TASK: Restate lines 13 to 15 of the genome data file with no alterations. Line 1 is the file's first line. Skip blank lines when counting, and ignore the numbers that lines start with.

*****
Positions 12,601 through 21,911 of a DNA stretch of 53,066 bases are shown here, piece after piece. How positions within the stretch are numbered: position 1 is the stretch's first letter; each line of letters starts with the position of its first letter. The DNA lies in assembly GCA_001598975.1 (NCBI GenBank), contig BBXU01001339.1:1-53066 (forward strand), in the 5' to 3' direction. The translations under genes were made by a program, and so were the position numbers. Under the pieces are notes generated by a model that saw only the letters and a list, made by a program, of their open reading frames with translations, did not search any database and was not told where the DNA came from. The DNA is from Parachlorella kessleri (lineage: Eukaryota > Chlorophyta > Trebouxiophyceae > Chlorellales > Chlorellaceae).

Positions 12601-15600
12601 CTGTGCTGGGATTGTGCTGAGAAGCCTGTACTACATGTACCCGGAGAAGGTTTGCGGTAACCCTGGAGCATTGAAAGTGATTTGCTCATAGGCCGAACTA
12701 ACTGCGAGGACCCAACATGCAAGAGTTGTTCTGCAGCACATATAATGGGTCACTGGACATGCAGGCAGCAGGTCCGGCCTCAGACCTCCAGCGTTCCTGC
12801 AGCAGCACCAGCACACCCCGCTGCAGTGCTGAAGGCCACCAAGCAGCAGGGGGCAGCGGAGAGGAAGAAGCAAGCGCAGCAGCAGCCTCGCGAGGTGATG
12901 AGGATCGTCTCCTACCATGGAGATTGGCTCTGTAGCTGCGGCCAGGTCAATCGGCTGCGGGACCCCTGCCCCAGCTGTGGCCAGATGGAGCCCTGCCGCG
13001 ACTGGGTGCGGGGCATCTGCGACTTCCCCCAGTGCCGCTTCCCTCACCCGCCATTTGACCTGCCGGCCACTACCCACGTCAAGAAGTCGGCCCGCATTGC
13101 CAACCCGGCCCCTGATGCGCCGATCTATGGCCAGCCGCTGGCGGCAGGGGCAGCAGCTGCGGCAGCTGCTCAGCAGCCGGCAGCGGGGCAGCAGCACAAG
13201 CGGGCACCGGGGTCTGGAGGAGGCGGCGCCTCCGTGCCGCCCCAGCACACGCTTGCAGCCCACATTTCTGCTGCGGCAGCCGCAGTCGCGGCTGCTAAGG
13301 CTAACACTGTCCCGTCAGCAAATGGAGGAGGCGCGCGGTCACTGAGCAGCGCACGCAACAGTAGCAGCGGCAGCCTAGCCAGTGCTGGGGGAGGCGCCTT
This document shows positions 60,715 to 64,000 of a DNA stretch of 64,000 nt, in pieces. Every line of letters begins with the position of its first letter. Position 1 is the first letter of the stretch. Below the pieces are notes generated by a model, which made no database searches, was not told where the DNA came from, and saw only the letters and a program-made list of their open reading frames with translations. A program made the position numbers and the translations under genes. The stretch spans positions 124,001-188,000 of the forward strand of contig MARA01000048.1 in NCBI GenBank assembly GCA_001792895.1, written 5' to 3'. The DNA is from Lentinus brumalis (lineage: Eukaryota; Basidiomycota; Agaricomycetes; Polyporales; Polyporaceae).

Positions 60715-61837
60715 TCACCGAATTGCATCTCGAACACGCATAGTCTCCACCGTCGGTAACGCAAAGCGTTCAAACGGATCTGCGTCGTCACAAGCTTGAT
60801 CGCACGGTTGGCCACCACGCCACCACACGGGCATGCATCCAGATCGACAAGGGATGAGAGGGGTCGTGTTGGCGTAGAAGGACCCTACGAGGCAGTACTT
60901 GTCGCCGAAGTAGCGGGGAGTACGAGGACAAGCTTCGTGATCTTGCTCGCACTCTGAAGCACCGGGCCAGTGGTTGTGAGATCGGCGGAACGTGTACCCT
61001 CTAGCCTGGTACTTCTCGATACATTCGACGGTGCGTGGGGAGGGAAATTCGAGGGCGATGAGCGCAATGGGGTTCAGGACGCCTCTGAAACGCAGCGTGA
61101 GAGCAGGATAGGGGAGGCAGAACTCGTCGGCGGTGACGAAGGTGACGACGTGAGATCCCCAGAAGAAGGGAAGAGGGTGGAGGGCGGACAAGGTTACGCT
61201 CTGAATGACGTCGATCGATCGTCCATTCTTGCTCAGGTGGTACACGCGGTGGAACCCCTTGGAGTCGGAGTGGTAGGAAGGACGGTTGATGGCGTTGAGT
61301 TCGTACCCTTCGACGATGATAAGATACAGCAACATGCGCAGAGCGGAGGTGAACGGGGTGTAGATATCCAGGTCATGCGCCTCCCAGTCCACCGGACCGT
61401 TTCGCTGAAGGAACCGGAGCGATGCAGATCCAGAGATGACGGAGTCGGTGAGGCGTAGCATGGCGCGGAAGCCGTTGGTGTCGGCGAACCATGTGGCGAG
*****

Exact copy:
60715 TCACCGAATTGCATCTCGAACACGCATAGTCTCCACCGTCGGTAACGCAAAGCGTTCAAACGGATCTGCGTCGTCACAAGCTTGAT
60801 CGCACGGTTGGCCACCACGCCACCACACGGGCATGCATCCAGATCGACAAGGGATGAGAGGGGTCGTGTTGGCGTAGAAGGACCCTACGAGGCAGTACTT
60901 GTCGCCGAAGTAGCGGGGAGTACGAGGACAAGCTTCGTGATCTTGCTCGCACTCTGAAGCACCGGGCCAGTGGTTGTGAGATCGGCGGAACGTGTACCCT